It is important to note that the Nielsen solution for advanced linear addressable will only work on a connected smart TV. According to the Consumer Tech Association, over 144 million smart TVs have been sold in the United States. Research from Parks Associates shows that approximately 77 percent of those sets are actually connected.

With all the tech pieces and a core team of experienced professionals passionate about the advanced TV space in place and poised for success, it appears that the industry has hit a significant milestone. With the opening of national linear inventory, all parties acting in good faith as partners — including Nielsen, agencies, and marketers — will give the advanced TV industry a strong push forward.

Striking a Chord With Metadata

During our time with Nielsen, we also learned how Gracenote's video metadata business is providing an innovative solution for the growing problem of content discovery in the era of peak video. This is made more complex with the explosion of streaming services and the overall fragmentation of consumer viewing platforms.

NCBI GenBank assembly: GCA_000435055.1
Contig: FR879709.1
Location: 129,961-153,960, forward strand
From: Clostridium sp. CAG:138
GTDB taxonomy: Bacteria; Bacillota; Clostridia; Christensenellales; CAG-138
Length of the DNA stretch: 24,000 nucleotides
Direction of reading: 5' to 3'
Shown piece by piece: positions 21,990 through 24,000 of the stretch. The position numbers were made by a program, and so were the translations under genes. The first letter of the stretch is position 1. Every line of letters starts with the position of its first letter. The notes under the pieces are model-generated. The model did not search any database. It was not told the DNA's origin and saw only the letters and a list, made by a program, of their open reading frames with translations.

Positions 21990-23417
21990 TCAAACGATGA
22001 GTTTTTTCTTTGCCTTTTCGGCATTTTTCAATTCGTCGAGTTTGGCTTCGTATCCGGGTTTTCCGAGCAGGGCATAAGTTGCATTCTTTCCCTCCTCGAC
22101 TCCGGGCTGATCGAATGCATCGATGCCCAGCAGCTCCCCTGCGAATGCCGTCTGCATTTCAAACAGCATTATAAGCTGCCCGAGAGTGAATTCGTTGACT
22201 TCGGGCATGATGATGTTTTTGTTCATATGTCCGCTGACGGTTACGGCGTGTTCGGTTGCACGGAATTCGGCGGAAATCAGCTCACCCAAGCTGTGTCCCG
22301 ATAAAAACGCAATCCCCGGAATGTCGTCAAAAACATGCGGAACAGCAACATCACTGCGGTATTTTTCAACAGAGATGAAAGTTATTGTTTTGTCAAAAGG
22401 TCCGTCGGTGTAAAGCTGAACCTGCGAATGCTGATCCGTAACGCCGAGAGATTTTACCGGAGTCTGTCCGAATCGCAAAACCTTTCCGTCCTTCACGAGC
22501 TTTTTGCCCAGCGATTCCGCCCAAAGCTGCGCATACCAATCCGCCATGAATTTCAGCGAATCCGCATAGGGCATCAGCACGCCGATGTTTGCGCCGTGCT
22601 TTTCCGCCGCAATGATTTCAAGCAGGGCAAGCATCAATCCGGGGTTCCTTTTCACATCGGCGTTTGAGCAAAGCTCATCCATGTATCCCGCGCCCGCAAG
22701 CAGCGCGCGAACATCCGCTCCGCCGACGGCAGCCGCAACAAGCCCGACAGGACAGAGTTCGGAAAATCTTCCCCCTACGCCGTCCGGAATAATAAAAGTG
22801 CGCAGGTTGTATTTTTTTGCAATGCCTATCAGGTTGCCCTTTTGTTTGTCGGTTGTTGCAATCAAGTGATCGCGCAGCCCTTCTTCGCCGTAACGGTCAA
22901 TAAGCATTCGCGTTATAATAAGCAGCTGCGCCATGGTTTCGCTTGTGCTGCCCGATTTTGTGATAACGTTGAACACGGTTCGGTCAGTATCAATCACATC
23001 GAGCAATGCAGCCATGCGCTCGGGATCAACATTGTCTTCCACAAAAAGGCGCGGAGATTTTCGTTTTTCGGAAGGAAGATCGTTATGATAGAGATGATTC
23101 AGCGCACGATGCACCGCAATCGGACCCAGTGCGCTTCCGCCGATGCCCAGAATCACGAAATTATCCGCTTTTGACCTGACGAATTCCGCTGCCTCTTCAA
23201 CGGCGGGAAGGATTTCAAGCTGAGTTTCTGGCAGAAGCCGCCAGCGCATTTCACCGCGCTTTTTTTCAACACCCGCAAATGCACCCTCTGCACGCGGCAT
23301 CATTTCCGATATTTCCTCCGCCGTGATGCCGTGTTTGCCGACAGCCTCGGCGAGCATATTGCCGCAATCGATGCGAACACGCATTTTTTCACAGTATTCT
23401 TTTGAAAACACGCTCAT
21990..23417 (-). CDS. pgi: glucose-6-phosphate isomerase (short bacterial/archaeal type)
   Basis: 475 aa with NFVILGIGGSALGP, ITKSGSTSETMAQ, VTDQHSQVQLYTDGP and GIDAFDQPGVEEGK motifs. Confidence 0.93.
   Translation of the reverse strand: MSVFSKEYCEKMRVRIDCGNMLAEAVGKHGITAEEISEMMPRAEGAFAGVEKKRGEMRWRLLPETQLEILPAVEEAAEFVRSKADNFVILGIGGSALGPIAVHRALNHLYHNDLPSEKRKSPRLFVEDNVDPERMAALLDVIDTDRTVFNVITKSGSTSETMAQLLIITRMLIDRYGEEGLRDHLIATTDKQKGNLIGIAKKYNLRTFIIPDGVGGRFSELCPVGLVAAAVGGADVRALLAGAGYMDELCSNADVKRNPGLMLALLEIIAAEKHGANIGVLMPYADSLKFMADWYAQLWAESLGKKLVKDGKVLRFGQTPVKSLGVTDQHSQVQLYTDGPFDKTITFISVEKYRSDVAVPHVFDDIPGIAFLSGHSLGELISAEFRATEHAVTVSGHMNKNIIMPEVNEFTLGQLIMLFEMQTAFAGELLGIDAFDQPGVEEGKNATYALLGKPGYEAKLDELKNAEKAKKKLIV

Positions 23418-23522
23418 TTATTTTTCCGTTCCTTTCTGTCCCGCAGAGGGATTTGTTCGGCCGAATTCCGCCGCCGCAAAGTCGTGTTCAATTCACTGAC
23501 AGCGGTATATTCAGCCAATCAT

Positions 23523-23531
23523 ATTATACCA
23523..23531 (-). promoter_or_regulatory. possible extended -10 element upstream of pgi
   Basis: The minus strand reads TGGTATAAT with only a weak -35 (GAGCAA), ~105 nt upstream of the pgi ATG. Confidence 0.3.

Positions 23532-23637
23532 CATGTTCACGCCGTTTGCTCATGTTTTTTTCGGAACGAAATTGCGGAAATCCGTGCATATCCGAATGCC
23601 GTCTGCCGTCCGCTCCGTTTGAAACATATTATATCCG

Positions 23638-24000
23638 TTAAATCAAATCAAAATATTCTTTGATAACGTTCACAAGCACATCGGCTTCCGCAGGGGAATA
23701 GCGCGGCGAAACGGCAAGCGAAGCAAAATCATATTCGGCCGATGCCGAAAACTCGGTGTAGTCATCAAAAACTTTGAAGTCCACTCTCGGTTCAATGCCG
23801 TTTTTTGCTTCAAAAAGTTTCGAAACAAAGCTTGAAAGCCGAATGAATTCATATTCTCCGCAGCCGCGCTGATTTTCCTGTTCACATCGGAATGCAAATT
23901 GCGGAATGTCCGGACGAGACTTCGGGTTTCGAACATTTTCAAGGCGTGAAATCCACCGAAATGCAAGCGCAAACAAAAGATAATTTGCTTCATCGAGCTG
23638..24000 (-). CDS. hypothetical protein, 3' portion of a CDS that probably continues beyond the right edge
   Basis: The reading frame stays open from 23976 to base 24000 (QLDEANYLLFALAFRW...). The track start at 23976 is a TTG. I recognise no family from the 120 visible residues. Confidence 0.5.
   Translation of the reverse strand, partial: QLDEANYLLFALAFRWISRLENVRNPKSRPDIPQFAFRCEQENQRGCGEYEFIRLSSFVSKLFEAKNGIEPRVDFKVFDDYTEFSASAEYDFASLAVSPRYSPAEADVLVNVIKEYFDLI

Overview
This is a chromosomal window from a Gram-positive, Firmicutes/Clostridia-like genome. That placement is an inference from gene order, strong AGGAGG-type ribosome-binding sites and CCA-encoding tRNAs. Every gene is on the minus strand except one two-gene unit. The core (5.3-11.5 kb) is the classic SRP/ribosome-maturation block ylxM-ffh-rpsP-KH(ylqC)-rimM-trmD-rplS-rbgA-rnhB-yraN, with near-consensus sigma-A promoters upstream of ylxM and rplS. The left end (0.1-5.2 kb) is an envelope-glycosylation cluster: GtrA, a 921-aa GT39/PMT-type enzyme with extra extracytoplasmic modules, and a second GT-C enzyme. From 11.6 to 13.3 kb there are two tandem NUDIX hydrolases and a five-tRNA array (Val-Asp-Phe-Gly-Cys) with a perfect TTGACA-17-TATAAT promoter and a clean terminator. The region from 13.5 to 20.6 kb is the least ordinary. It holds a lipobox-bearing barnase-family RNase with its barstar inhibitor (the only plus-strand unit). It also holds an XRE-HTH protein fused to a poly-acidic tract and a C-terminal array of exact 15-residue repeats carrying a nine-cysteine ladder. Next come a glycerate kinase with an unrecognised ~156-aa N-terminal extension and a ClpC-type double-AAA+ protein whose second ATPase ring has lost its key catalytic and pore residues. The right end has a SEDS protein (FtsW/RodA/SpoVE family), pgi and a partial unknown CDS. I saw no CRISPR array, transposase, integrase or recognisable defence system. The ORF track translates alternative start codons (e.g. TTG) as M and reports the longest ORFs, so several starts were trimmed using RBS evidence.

Gracenote's core expertise has always been in entertainment metadata, essentially deep, descriptive information about content that serves as the fuel for next-generation navigation, search, and discovery. Today, Gracenote focuses on three entertainment verticals: video, music, and sports.

The breadth and depth of Gracenote's video meta-tags go beyond cast information, character names, directors, episode descriptions, and images; they also include deep descriptions of content themes, moods, and scenarios, such as "highly intense action" or "deeply emotional." Today, Gracenote has data and imagery for tens of millions of video programs covering 85 countries and 35 languages.

Gracenote descriptive metadata, coupled with popularity metrics such as box-office return, number of awards, or social noise, are driving next-generation content recommendation capabilities that improve on collaborative filtering and the "watch this because you watched that" approach. Now, coupled with viewers' motivations and intentions, as well as their unique taste profiles, Gracenote is helping to power truly personalized viewing experiences.

"We sit at the center of the maelstrom to help people sort and provide clarity around what's going on in content discovery," explained Simon Adams, chief product officer of Gracenote, a Nielsen company. "The core thing now is not just the breadth of the data that we have, but also being much more granular on how we identify a piece of content."